Due to the time of day and hot weather I battled with the birding and only managed 35 birds (only managed to add another 19 species during the rest of the week at our conference venue :cry: , but in total 7 new ones for my list :D ). The forest area in the west and the treetop hide area do however look very promising for early morning and late afternoon birding.

About 90% of the roads are only accessible to 4x4 vehicles and I think one will have a better experience of the Park when using such a vehicle when visiting. I could not visit Leokwe rest camp in the eastern section as access is restricted to residents.

I did manage to see the following animals:
Impala, duiker, steenbok, bushbuck, kudu, elephant, warthog, baboon, vervet monkey

If it is solitude you are looking for Mapungubwe is surely the place to relax and wind down from the stresses of city life. I would like to return one day with a 4x4 and spend a couple of nights there.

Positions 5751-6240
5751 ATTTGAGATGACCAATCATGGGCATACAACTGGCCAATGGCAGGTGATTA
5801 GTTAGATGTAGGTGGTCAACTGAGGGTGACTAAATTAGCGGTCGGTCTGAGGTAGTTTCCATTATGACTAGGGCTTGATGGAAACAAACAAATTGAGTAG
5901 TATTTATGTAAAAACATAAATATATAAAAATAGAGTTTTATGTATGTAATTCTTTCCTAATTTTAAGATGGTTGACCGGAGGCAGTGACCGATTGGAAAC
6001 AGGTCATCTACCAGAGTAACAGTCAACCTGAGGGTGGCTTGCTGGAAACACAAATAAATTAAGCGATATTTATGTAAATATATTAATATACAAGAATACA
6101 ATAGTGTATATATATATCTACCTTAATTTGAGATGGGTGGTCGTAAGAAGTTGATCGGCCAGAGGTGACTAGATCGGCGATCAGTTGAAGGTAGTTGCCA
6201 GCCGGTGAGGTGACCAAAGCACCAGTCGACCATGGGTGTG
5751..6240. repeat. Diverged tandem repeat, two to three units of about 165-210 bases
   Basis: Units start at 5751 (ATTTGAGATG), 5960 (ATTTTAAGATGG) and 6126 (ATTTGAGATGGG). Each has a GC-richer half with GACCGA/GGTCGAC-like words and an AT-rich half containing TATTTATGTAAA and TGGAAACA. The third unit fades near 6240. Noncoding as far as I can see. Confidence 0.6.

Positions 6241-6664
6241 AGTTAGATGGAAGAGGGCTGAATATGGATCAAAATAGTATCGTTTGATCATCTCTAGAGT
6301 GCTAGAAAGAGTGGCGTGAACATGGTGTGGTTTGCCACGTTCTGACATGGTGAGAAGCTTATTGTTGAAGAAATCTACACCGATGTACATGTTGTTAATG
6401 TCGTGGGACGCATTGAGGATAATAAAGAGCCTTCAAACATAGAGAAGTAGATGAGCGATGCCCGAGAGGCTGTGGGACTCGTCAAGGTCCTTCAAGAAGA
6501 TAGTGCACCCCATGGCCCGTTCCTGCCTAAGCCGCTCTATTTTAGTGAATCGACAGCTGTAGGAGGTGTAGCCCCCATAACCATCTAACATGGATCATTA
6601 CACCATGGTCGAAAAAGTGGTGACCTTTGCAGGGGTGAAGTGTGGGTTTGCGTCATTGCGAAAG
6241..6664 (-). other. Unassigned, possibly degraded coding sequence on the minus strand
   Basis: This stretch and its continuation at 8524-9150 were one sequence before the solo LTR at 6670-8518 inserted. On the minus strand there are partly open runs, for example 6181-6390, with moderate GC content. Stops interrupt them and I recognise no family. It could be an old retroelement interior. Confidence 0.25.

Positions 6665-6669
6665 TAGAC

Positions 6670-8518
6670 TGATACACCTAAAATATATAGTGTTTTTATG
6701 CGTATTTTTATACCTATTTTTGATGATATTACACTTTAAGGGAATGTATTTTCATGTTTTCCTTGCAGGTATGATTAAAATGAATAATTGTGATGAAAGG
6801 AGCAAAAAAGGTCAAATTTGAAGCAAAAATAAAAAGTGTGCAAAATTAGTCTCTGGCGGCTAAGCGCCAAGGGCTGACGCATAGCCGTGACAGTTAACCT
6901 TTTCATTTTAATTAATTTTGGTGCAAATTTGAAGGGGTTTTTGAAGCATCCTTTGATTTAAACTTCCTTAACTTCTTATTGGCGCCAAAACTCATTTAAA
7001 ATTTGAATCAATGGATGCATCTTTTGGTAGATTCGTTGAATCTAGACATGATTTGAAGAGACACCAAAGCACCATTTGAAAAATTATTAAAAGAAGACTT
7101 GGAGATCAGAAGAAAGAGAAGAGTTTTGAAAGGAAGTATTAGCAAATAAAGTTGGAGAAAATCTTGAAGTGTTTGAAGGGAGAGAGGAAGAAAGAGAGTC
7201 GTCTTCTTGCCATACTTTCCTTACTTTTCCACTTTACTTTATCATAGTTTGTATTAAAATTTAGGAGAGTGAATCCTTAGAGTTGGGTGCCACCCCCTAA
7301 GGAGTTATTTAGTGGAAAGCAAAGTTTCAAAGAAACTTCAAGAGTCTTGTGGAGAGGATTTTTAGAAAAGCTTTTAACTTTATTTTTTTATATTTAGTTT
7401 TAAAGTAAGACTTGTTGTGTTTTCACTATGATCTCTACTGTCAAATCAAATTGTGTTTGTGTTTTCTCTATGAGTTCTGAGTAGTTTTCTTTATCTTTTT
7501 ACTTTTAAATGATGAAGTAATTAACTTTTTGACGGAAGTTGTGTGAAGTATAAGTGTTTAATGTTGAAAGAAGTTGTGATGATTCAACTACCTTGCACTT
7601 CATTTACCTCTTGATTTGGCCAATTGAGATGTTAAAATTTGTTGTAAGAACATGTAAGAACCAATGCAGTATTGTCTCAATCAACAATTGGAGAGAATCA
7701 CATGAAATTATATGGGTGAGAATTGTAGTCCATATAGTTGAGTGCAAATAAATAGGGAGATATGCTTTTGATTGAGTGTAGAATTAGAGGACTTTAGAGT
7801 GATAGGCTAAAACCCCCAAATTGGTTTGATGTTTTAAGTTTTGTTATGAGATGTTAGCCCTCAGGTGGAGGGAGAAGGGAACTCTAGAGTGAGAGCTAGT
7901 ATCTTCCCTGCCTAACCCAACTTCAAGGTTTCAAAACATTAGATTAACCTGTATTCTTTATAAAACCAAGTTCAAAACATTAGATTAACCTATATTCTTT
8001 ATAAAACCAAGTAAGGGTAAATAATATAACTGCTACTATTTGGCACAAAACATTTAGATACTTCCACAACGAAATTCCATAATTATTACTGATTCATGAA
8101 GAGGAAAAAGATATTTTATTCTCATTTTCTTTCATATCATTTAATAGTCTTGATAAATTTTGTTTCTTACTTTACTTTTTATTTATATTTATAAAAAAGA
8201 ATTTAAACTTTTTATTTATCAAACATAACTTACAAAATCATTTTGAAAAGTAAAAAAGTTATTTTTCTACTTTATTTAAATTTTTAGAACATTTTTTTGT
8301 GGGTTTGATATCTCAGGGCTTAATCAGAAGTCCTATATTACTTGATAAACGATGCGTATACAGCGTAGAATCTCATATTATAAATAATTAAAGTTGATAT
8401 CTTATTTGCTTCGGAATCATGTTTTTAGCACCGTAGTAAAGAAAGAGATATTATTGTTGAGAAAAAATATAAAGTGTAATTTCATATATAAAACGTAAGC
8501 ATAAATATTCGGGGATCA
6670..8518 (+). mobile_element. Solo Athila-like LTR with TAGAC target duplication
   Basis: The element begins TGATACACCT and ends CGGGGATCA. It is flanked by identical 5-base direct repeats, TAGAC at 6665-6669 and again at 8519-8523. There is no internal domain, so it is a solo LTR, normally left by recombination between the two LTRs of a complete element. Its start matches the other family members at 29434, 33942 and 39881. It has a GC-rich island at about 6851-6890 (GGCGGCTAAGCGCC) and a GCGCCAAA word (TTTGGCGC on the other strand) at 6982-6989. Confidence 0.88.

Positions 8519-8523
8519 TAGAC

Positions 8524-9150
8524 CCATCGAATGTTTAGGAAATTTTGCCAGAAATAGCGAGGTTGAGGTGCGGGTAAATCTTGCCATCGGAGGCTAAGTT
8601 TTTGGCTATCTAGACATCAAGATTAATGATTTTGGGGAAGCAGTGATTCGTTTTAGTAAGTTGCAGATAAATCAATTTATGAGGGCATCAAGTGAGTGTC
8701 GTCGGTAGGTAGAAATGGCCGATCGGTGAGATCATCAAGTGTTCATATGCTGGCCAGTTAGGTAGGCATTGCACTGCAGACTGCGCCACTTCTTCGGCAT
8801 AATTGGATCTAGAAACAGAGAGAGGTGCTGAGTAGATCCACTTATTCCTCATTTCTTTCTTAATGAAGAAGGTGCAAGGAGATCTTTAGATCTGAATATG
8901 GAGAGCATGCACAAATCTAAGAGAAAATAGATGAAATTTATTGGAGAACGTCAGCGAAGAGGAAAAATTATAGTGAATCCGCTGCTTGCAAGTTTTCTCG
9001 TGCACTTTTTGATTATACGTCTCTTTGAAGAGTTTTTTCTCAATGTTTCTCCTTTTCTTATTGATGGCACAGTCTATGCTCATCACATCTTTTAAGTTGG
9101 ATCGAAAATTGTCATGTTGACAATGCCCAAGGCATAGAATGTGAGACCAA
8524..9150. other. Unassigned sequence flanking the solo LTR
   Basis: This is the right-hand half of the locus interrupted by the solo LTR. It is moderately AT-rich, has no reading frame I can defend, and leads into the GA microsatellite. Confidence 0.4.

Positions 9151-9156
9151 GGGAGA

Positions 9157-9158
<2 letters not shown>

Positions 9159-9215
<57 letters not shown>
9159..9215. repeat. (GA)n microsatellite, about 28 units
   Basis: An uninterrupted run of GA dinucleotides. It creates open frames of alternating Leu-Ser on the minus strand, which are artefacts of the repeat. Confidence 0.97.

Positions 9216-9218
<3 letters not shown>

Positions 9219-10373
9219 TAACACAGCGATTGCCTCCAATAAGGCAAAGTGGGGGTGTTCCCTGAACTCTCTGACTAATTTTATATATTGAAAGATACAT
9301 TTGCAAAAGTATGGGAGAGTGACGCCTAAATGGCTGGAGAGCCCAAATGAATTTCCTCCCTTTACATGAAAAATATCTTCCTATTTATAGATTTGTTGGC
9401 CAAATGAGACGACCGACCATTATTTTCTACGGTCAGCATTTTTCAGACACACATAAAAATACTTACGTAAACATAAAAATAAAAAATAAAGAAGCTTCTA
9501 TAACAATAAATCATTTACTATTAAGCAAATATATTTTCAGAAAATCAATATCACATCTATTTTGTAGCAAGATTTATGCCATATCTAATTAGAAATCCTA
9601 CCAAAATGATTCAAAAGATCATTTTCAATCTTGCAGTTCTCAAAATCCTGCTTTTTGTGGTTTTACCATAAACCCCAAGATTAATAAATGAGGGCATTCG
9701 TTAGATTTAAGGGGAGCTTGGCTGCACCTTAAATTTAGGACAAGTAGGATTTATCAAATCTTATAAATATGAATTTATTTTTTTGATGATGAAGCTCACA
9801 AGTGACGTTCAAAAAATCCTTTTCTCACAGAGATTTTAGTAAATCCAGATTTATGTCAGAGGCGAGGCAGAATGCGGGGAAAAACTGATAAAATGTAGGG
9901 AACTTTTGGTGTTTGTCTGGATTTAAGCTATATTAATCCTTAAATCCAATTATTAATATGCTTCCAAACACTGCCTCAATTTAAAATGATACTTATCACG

And one more thing. The toll road fees from Pretoria to Mapungubwe traveling on the N1 highway via Musina will cost you R112.00 one way! :shock:

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Unread postPosted: Fri Sep 16, 2005 10:44 pm 
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I'm so glad you got to go, Francois. At least you have had a taster now. I know that most of the roads in the park only seem suitable for a 4x4, but I swear that using a vehicle with high clearance would have sufficed on 98% of the roads we went down on our trip. We had a "soft-roader" (x-Trail) and only needed to put it in 4WD once or twice in 4 days. We only found 1 road we simply couldn't get up and that was on the Tshugulu eco-trail, which you can only use from Tshugulu Lodge. The reason for that was that there were lots of very loose boulders and the road was headed uphill. I was gutted, because up that road, there was a hide set at water level. I'd seen pics of it in reception and it looked stunning. :cry: